U.S. Stocks May See Further Downside In Early Trading

Following the sharp pullback seen in the previous session, stocks may see further downside in early trading on Tuesday. The major index futures are currently pointing to a modestly lower open for the markets, with the Dow futures down by 37 points.

Concerns about the impact of new restrictions imposed in response to surging coronavirus cases and new strains of the virus may weigh on Wall Street.

The U.K. is set to return to a national lockdown amid concerns about a more contagious variant of Covid-19, with Prime Minister Boris Johnson warning the coming weeks would be the “hardest yet.”

Japan is also considering declaring a state of emergency in the greater Tokyo area, while Germany is considering extending lockdown measures beyond January 10th.

Trading activity may be somewhat subdued, however, as traders await the results of two key Senate runoffs in Georgia.

The outcome of the runoff elections will determine which party controls the Senate and could have a major impact on what President-elect Joe Biden is able to accomplish.

Traders are also likely to keep an eye on developments in Washington, as a number of Republican lawmakers plan to oppose certifying the presidential election results on Wednesday.

President Donald Trump has repeatedly claimed Biden’s victory is illegitimate because of widespread vote fraud and declared during a rally in Georgia on Monday that Democrats are “not taking this White House.”

Not long after the start of trading, the Institute for Supply Management is scheduled to release its report on manufacturing activity in the month of December.

The ISM’s manufacturing PMI is expected to edge down to 56.6 in December from 57.5 in November, although a reading above 50 would still indicate growth.

After failing to sustain an initial move to the upside, stocks moved sharply lower over the course of the first trading day of the New Year on Monday. With the pullback, the major averages partly offset the strong gains posted during a turbulent 2020.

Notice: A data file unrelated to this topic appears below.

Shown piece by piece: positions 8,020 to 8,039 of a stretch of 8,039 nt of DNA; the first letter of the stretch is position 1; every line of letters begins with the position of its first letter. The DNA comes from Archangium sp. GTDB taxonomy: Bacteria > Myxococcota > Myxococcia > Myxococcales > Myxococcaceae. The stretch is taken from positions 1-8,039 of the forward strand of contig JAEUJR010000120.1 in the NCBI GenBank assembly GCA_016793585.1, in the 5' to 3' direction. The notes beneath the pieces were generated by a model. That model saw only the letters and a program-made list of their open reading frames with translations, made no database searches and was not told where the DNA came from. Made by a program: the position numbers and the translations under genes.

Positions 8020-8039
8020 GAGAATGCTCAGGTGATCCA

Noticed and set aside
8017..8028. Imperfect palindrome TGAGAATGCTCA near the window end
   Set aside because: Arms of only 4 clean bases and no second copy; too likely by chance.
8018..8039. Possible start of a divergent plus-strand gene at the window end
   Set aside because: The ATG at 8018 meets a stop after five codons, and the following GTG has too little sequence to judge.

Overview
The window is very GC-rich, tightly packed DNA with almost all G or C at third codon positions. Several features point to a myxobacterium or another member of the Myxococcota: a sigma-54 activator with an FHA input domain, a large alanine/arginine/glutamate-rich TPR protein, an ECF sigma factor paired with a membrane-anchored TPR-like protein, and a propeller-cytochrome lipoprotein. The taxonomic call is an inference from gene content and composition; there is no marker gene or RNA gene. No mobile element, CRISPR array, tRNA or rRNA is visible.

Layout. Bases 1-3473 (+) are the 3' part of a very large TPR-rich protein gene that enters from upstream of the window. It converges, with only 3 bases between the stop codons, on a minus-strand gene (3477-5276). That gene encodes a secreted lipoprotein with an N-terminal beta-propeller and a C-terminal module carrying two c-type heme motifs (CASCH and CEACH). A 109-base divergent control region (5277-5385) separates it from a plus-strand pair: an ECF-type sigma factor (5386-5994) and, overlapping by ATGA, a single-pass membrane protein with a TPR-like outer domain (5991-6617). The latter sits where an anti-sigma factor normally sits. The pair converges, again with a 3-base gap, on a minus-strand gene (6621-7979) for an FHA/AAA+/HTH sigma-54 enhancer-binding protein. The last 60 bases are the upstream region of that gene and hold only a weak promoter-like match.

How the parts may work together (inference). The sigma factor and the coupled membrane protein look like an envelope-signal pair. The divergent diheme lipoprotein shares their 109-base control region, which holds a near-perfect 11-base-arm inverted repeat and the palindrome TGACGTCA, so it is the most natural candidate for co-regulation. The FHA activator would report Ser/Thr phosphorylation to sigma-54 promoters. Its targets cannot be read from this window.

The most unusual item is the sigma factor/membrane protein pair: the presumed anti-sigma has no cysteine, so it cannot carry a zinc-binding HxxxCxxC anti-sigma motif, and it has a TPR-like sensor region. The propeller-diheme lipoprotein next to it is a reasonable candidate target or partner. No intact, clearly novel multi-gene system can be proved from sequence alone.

The major averages climbed well off their worst levels in afternoon trading but remained firmly negative. The Dow slumped 382.59 points or 1.3 percent to 30,223.89, the Nasdaq plunged 189.84 points or 1.5 percent to 12,698.45 and the S&P 500 tumbled 55.42 points or 1.5 percent to 3,700.65.

In overseas trading, stock markets across the Asia-Pacific region turned in a mixed performance on Tuesday. Japan’s Nikkei 225 Index fell by 0.4 percent, while China’s Shanghai Composite Index advanced by 0.7 percent.

Meanwhile, European stocks have moved mostly lower on the day. The German DAX Index and the French CAC 40 Index are both down by 0.8 percent, although the U.K.’s FTSE 100 Index is just above the unchanged line.

In commodities trading, crude oil futures are climbing $0.64 to $48.26 a barrel after sliding $0.90 to $47.62 a barrel on Monday. Meanwhile, after skyrocketing $51.50 to $1,946.60 an ounce in the previous session, gold futures are rising $5.60 to $1,952.20 an ounce.

On the currency front, the U.S. dollar is trading at 102.91 yen compared to the 103.13 yen it fetched at the close of New York trading on Monday. Against the euro, the dollar is valued at $1.2264 compared to yesterday’s $1.2248.

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